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In Solidarity for Collective Liberation

Purple frame with two book covers on the left and text in black on white background on the right that reads: ghallugara (in Panjabi) and underneath, gen-o-cide. First book cover image is from The Valiant by Gurmeet Kaur, with illustrations of human rights activist Jaswant Singh Khalra by Inkquisitive. Second image is The Wheat Fields still Whisper by Mallika Kaur. Alt text available in images.

Book covers: Faith, Gender and Activism in the Punjab Conflict The Wheat Fields Still Whisper © Mallika Kaur. 2009. The Valiant ©

This June, 2024 is the 40th year of remembrance. Forty years of waiting for justice. Forty years of yearning for the Disappeared. Forty years of collective pain.

The first ten days of June are a solemn marker of the historical trauma experienced by generations of Sikh families around the world. In 1984, the army of the Indian state launched an attack on Darbar Sahib – known widely as The Golden Temple – in Amritsar, Panjab, one of the most revered historical sites of Sikhi. The apparent goal was to ‘destroy the extrem*sts’, ‘ter*or*sts’, or whatever narrative framed the political appeal.

A meticulously planned strategy, launched assault on multiple Sikh sites – on an auspicious religious holiday – a correlation that would maximize the targeting of a specific group of humans. Official numbers of civilian casualties remain unknown but our collective memory has preserved the horrors and truths of the tens of thousands who were brutally massacred.

collage of photographs humanizing the massacred of the 1984 genocide of Sikhs.

Photograph ©Saffron Press
Taken at Exhibit titled 1984: Path of the Warrior Saints at PAMA

Termed Operation Blue Star, a curfew began, locking thousands of devotees in strategic sites throughout Panjab. As with most politically-driven acts of violence, then came a complete media blackout. Foreign journalists were forced to leave, phone lines cut and news stations were carefully censored. This did not happen overnight, and historical context reveals the powers that had been at play for years leading to this annihilation.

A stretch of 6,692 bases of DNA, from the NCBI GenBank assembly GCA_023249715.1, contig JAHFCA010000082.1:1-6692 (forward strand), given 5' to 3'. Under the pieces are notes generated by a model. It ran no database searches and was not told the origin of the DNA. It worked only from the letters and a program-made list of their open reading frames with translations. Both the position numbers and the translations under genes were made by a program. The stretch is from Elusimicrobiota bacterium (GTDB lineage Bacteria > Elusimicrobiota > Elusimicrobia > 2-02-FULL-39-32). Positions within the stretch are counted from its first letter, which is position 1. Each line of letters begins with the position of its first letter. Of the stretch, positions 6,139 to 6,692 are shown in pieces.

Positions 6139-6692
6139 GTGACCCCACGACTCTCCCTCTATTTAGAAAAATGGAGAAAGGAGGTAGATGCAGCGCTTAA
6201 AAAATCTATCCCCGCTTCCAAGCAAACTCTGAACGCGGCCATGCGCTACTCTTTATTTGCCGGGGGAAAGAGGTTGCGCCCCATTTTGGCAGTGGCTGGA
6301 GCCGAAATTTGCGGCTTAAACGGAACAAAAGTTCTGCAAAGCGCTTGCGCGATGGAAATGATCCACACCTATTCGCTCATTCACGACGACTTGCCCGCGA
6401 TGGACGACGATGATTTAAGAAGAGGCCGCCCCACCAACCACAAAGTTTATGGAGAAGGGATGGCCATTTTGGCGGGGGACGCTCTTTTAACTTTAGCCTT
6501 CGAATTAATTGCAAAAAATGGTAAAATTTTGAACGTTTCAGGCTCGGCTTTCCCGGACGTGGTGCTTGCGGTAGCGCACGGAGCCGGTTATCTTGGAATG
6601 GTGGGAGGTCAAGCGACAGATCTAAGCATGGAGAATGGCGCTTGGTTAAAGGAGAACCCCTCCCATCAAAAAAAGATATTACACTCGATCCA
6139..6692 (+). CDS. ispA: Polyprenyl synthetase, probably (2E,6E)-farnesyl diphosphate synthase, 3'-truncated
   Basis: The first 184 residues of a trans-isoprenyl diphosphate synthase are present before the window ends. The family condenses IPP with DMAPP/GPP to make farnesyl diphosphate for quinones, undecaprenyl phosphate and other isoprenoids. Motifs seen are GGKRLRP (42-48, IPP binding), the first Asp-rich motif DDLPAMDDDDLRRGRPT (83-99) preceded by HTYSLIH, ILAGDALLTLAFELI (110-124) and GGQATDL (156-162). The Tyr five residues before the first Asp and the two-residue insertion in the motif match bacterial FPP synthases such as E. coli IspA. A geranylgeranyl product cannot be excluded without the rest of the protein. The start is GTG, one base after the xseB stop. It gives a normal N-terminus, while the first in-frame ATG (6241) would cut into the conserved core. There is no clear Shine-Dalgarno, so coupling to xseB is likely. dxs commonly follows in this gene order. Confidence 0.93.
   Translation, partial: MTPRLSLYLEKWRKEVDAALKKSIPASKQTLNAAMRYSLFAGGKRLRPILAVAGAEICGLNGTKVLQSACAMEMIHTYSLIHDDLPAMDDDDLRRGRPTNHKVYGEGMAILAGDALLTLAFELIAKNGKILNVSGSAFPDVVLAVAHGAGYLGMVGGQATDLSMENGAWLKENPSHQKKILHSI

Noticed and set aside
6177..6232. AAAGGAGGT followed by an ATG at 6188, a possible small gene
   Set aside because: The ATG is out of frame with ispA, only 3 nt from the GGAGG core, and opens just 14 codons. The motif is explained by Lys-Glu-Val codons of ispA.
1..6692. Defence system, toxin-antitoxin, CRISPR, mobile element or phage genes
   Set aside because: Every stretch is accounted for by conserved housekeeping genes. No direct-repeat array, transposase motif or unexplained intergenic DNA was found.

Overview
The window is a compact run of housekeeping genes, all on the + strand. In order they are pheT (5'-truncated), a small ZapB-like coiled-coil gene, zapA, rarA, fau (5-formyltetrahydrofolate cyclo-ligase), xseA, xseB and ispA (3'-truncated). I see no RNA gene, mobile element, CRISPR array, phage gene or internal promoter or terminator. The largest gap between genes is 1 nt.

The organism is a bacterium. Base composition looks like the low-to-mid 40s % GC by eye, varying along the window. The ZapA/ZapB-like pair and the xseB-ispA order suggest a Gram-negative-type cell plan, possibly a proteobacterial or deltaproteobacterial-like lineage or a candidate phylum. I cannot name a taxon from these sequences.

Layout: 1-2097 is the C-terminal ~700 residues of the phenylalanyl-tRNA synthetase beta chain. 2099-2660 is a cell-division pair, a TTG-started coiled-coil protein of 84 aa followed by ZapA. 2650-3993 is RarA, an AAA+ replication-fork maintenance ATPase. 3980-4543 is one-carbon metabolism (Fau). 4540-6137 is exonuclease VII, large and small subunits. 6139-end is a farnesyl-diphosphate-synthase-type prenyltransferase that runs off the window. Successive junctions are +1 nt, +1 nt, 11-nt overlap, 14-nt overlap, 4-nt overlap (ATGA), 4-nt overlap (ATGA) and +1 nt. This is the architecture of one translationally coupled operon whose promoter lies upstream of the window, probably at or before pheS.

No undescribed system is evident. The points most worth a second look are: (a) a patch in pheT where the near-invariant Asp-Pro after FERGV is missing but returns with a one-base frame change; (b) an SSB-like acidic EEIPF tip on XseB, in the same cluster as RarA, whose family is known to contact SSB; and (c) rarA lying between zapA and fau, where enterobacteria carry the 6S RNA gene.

At a recent gathering, I heard from community activists, about how even the few phone calls received between family members at the time were heavily censored and how mail was infiltrated. History had to be preserved through memory.

Eyewitness accounts speak of the indiscriminate deaths, of the targeting of the dastaar and homes of Sikh families being marked using voting lists, of the stench of burning flesh. Rubber tires were put over the heads of Sikh men and then burned.

Official casualties sit at around 3000. And yet, 10,000 pairs of shoes were left at the doors of just one of those sites of attack, where the Army barred doors and windows, preventing any escape.

Forty years later, we remember how humanity was lost at its core. We remember the relentless work of human rights activists like Jaswant Singh Ji Khalra who raised their voices for the Disappeared, despite the callous torture and oppression. We remember our collective grief. We remember the mothers still waiting for their children to return, sisters whose bodies were ravaged, our hair weaponized, families holding on to memories of a time, then unimaginable.

Ya Tayr Still Life (art print) © Keerat Kaur. Click image to purchase – 50% of proceeds go to helping a family in G@za. No copyright infringement intended.

We are witnessing carnage and savagery now and it is being filmed in real time, in Gaza, Rafah, in Sudan and Congo. We cannot ever turn away from the genocide of our people in 1984 and we absolutely cannot turn away from what we are witnessing today. Liberation is collective. We are all connected through our humanity. May we never lose it.

In solidarity.

Links for further learning:

Faith, Gender and Activism in the Punjab Conflict: The Wheat Fields Still Whisper by Mallika Kaur (Palgrave McMillan 2019)

Ensaaf website

The Valiant – Jaswant Singh Khalra by Gurmeet Kaur, illustrated by Inkquisitive

A digital archive

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Image of Navjot Kaur with thank you message for supporting a small, independent press. There is a green frame around the text with a black tag in the bottom left. Text on black tag shows website address and hashtag #WhereStoriesGrow. Small logo in gold. Navjot is wearing a white top and some of her long black hair is placed over her left shoulder.

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